September 28, 2023

The details in Anthony v. Oqunbiyi have been a bit of uncommon:  A former couple have been in dispute over a number of issues, starting with the important thing query of whether or not they have been truly married to one another. 

The girl stated they’d had a non secular wedding ceremony at their church in 2004. This was whereas the lady was pregnant and so they have been residing collectively.

The person conceded that the ceremony passed off. However he stated the 2004 marriage was not legitimate, since he was nonetheless married to another person at the moment.  His divorce didn’t happen till a yr later, in 2005. Within the man’s view, this meant the lady was legally not his “partner”, and the house they shared was not a “matrimonial house” topic to Household Regulation Act (FLA) equalization. He requested the court docket to make a declaration accordingly, and to order the lady should vacate his house as a result of she was trespassing.

Desperate to protect her rights beneath the FLA, the lady defined she merely didn’t know the legal guidelines in Ontario relating to marriage, since she had arrived in Canada from Nigeria. She had married the person “in good religion”, consistent with the provincial Marriage Act.  That laws deemed such marriages to be legitimate in some instances.  

However this wasn’t one in all them, the court docket stated.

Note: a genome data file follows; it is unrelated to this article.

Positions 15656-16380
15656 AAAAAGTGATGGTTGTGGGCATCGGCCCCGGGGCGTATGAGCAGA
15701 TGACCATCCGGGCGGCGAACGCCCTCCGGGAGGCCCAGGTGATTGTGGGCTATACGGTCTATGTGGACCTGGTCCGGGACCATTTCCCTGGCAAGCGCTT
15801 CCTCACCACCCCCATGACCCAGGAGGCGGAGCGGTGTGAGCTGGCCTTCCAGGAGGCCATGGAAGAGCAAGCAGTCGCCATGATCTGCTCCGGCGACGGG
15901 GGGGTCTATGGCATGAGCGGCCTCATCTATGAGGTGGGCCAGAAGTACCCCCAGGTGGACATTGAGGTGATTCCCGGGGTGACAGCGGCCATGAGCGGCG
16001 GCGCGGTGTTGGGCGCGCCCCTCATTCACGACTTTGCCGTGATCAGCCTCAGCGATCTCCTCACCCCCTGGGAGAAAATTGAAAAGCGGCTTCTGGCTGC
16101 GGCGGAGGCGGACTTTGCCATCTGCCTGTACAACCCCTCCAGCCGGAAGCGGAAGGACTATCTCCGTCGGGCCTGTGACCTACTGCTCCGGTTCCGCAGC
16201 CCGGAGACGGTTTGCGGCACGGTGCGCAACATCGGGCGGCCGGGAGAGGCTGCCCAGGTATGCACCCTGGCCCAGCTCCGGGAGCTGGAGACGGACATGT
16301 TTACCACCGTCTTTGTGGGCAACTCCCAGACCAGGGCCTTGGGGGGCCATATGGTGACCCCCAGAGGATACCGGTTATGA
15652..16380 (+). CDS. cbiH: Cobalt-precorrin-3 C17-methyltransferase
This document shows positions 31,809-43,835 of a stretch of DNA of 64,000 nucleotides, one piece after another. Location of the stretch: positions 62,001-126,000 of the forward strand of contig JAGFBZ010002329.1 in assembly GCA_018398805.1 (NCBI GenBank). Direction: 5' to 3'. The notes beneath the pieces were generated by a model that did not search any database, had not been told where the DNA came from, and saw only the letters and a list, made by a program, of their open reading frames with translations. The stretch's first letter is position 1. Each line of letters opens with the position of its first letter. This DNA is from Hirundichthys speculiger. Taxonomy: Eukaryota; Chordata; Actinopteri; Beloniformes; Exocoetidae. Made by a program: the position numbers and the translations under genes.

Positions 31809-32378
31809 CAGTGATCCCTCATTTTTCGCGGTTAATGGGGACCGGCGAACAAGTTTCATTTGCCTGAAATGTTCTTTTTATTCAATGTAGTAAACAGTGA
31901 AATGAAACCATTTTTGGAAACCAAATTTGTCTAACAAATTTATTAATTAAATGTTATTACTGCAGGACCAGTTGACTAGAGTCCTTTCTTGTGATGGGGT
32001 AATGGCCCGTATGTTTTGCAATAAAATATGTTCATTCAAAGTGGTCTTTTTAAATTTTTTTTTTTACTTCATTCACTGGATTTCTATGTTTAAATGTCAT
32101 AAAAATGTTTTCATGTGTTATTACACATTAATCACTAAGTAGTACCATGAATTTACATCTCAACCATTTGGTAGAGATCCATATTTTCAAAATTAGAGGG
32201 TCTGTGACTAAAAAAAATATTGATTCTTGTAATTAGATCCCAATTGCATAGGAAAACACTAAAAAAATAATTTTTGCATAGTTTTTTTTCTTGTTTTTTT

The issue was that the “good religion” marriage provisions beneath the Marriage Act merely didn’t apply if one of many events was legally disqualified from getting married within the first place – for instance by nonetheless being wed to another person. Because the court docket defined:

On this matter, whereas each the [man] and [woman] might have meant the ceremony to be a wedding ceremony, which I observe that the [man] particularly denies, and whereas they lived collectively as widespread legislation spouses for a lot of years, the wedding was void [from the outset] because the [man] couldn’t enter into a wedding whereas married to a different partner. 

I due to this fact declare that the events usually are not married. 

With that preliminary ruling in place, the lady’s spousal and possessory rights to the house evaporated.  Title was within the man’s title, so authorized possession was clear.

This left the court docket to resolve whether or not she may need different common-law rights, for instance arising from a constructive belief.  However for the reason that girl didn’t make these sorts of claims in her pleadings (pondering all alongside she was a partner), the court docket invited her to use so as to add them. 

As for declaring her a trespasser who should vacate the person’s house: The court docket was unprepared to make that ruling.  She had proof that she had contributed to the house’s maintenance, which could help a constructive belief declare.  Relying on whose proof might be trusted, the lady had been residing within the man’s property since no less than 2017, and possibly earlier.  To this, the court docket stated:

For my part, there was some acquiescence to the [woman’s] presence which appears at odds with a declare she is trespassing, notably if she has been contributing to some extent to the carrying prices of the property.  

She had lawful justification to stay within the property, the court docket stated, and there was nonetheless many different hotly-contested points between them, even together with their date of separation (they have been 10 years aside on that one). Offered the lady added a constructive belief declare to her pleadings, she may keep within the house till trial, when all remaining points can be resolved. 

Full textual content of the choice:

Anthony v. Oqunbiyi, 2023 ONSC 861 (CanLII)